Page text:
According to Gareth Mellon, ICT programme manager at Frost & Sullivan, African governments increasingly see connectivity as a critical means to encourage economic growth, so they will become more involved in the ICT market.
While MTN Nigeria's massive fine has naturally attracted the most attention, regulators in Kenya and Uganda have also imposed recent penalties, and the fall-out from each of these points to the potential impact that both the government and regulators have on the telecoms market, he says.
"As debates concerning the allocation of spectrum, the implementation of national broadband plans and the provision of e-services continue unabated, expect the role of public sector bodies to become even more influential," says Mellon.
On-going investment will lead to price reductions, making fixed-line more attractive for both businesses and consumers, says Mellon."High capacity last-mile access is becoming more viable and FTTX services have become established in key markets such as Kenya, Nigeria, and South Africa."
Over the past year industry leaders have called for consolidation among the telecoms operators to meet infrastructure costs. According to the research company, this is set to continue in 2016, as smaller telecoms players find it difficult to remain competitive.
South Africa's Cell C has made headway in claiming some portion of the market from the two dominant players, but its sustainability remains questionable.
"The provision of network infrastructure is enormously costly and all operators have been subjected to the worrying reality of increasing infrastructure costs versus declining average revenue per user. With increased pressure on operators to provide LTE services, which requires further investment in existing infrastructure," says Mellon.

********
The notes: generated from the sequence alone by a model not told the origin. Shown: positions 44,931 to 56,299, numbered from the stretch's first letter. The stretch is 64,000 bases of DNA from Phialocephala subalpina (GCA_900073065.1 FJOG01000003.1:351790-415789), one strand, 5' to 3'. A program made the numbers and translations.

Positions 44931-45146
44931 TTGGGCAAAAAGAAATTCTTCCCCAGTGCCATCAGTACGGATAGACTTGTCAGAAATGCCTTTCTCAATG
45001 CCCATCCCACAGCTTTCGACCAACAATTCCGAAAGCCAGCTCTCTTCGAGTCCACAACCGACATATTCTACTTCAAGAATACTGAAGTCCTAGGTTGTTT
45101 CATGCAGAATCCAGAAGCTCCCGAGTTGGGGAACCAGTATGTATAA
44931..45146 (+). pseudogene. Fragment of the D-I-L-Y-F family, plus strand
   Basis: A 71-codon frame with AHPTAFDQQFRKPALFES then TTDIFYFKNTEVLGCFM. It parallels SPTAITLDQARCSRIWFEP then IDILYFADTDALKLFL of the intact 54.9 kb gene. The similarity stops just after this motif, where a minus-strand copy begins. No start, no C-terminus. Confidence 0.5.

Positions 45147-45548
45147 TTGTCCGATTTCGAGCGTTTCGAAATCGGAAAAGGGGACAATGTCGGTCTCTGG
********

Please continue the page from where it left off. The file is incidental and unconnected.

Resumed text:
According to Frost & Sullivan, the battle to gain more customers will be driven by the content that operators provide to subscribers.
While operators currently occupy an enviable position in this respect, other telecoms providers, including hardware providers, device manufacturers, and OTTs, are all seeking to offer aggregation services.
"The key differentiator will be content – in particular high-demand content, whether it is local or global, live or recorded. The year 2016 will quickly reveal which services are critical to customer requirements and, ultimately, how profitable they can be."
Expect ICT providers to start positioning themselves as complete, end-to-end partners with the ability to transform their clients into digital pioneers, says Frost & Sullivan.
Digitisation is the latest fad in the enterprise market, Mellon states. Machine learning will be critical to this implementation, but watch out for other buzzing terms similar to wearables, the sharing economy, and the blockchain, he says.
Finally, Frost & Sullivan predicts that the expansion of the mobile payments ecosystem in Africa. Africa has been the birthplace of mobile payments and one cannot ignore this key feature of the ICT landscape on the continent, says Mellon.
In 2016, the research firm expects countries like Tanzania, Zimbabwe, and Zambia to experience significant growth in mobile payments.
Areas such as merchant payments and international remittances will also show healthy adoption, expanding the broader mobile payments ecosystem.
Internet players like Google, Facebook, and Apple will leverage their communication platforms to obtain access to customers' wallets, conclude the Frost & Sullivan predictions.
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